• From doing the Sew Crafty craft group and Beadazzling I gained an ‘Ascent’ Saltire award.
    • I starred in a film project in collaboration with Screen Education Edinburgh on behalf of MYPAS Thinking Differently. We were taught all aspects of filmmaking and created a film on the theme of alcohol abuse. This was filmed on location in Dalkeith and screened at the Filmhouse in Edinburgh. You can watch it here.
    • I have also been in Scouting since I was six – now I’m a Cub Scout Leader in Penicuik and an Explorer Leader in Bonnyrigg.
    • On the theme of scouting, I won the senior category in the south of Scotland’s regional district Rotary Club’s National Young Writer’s Competition. The finalists were invited to a presentation at Waterstone’s in Glasgow. Bill Daly, the Scottish crime writer, and Alistair Marquis (District Governor) gave us certificates in recognition for our writing.
    National Young Writer Competition Presentation
    National Young Writer Competition

    Why did I want to work for MVA and the third sector?

    • At MVA there will be a lot of scope for me to get involved in different projects and initiatives – promoting these causes and making a difference appeals to me.
    • The third sector, volunteering and charities especially make a massive contribution to society and it is an industry where there is a lot of transformative work happening.

    What advice would I give to people who want to volunteer? And those who are job searching and looking to ‘stand out’ in applications?

    • GET IN TOUCH with your local volunteering provider! Particularly due to the Covid-19 pandemic a lot of charities/other non-for-profit organisations need as much help as possible.
    • Volunteering is great for your mental health and career prospects – this was the case for me! Your job prospects increase a lot as you are helping your local community and learning a lot of different skills in another context outside of work. The opportunities are endless and help you stand out!

    My future plans?

    What I hope to get out of my time at MVA is to gain valuable charity experience that will allow me to continue in a communications role in the third sector. With the experience and training I hope to receive from this role, I’d love to eventually become a brand strategist in a PR or marketing agency creating and implementing strategies for a range of different clients and brands.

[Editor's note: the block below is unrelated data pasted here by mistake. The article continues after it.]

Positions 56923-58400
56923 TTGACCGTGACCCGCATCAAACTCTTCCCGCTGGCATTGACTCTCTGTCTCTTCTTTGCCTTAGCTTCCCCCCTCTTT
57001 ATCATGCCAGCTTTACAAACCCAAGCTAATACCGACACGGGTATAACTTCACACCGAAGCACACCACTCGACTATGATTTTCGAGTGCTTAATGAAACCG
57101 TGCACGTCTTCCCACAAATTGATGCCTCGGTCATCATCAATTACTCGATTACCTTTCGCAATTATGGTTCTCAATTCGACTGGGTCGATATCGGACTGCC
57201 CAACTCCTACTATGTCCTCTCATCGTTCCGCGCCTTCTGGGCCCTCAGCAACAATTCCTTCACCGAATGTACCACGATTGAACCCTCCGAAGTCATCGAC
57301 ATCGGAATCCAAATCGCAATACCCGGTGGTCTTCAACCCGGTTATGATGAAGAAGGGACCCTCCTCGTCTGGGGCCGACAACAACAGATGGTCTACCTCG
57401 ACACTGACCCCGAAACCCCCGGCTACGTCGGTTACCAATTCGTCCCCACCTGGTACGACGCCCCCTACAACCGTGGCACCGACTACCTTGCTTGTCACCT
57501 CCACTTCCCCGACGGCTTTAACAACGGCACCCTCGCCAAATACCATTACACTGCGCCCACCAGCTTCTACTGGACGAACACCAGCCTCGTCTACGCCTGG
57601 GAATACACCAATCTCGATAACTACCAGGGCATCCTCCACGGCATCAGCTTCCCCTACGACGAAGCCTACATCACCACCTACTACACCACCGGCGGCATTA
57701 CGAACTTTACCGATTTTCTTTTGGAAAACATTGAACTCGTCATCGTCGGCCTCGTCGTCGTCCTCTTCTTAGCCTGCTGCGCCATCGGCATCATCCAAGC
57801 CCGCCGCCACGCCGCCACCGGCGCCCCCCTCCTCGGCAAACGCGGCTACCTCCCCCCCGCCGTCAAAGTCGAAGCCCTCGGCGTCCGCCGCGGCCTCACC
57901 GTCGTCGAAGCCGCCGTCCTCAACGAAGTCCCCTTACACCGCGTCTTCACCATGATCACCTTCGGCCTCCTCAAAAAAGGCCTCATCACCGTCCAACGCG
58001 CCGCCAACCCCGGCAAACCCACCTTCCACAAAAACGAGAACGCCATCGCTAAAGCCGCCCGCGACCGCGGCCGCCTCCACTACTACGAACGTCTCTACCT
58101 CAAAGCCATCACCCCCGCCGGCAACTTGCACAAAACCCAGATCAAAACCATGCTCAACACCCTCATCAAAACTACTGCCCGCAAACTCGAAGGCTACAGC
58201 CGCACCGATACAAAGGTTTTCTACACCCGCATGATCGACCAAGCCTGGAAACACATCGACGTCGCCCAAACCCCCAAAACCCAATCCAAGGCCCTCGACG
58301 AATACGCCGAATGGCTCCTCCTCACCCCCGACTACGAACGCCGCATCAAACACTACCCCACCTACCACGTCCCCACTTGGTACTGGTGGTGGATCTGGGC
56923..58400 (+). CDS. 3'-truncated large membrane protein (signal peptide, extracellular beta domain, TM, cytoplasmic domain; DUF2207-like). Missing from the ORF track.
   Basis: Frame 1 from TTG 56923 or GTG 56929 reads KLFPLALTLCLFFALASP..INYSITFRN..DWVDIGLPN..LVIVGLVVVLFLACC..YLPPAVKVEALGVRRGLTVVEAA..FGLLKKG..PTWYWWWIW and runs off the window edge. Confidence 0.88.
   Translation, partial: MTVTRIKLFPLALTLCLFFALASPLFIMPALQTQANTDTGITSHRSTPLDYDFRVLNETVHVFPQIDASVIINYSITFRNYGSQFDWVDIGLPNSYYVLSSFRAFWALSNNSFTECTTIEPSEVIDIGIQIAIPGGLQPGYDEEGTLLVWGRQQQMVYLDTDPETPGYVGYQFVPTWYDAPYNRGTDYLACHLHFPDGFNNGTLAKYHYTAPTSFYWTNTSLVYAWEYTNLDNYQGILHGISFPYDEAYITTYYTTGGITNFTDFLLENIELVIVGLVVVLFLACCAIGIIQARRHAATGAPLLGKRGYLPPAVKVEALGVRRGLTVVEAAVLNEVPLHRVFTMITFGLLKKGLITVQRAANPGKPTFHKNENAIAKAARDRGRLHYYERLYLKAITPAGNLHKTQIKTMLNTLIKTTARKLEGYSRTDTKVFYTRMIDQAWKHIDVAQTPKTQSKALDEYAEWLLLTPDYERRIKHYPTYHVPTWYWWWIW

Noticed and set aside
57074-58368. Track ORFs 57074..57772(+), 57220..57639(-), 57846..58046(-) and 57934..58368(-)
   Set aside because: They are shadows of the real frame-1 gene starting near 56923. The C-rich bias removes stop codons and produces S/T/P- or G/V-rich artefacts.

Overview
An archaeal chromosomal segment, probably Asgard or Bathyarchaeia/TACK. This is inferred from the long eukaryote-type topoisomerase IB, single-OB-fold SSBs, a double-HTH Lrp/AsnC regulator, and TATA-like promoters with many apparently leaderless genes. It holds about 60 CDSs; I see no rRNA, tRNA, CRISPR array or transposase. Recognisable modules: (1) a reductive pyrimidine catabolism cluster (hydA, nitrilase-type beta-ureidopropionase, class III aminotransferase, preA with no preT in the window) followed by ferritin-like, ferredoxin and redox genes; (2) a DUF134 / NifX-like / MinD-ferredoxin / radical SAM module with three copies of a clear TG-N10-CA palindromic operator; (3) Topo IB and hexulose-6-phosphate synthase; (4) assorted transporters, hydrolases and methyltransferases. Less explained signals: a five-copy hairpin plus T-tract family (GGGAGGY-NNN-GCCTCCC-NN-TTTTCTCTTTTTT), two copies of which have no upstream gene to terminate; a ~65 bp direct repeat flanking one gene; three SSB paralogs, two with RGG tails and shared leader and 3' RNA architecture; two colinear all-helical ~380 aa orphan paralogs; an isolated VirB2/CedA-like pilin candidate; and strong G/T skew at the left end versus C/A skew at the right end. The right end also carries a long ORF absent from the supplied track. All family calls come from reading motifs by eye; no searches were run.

Make a change in your community

    The COVID-19 pandemic has brought out the best in Midlothian communities. We’ve seen people banding together to look after neighbours and the environment. Now is time to think about the next steps and keep that energy going. Do you want to make change in your community?

    Midlothian Council’s Communities and Lifelong Learning Service and Midlothian Voluntary Action have created a free four-week introductory course to community changemaking which starts on 1 June 2021. The course will be led by Daniel Baigrie (Midlothian Council) and Rebecca McKinney (MVA), both with many years’ experience in community development and changemaking.

    Find out more about the course.

    Artists supported through youth arts programme

    Made in Midlothian, in partnership with Midlothian Voluntary Action, has selected seven freelance artists to deliver creative projects with young people across local communities.

    Funded by Creative Scotland’s Youth Arts Small Grants Scheme, the successful applicants are:

    • Adie Baako, West African Dancer of Akrowa UK
    • Ailis Paterson, Drama Facilitator
    • Annie Lord, Artist and Performer
    • Hannah Edi, Actor and Teacher
    • Laura Baigrie, Play Services Manager and Arts Practitioner
    • Lea Taylor, Professional Storyteller and Author
    • Mary Turner Thomson, Author.

    Each artist will shape their projects with young people taking the lead on what’s created. The programme will culminate in a showcase in March 2022 where young people will have a chance to display or perform their art. In addition to this, they will have an opportunity to list their art on Made in Midlothian’s online marketplace. 

    To learn more about their projects visit www.madeinmidlothian.com/mim-youth-arts-programme

    Good Governance in the Third Sector

    Moving your Board Meetings Online

    This month we’re publishing a series of blog posts to help organisations update their governing documents if needed, so online meetings can continue. Here’s the first blog written by our Deputy Chief Officer, Rebecca McKinney:

    Wiki Education board meeting June 2020 via Zoom by LiAnna (Wiki Ed) is licensed with CC BY-SA 4.0.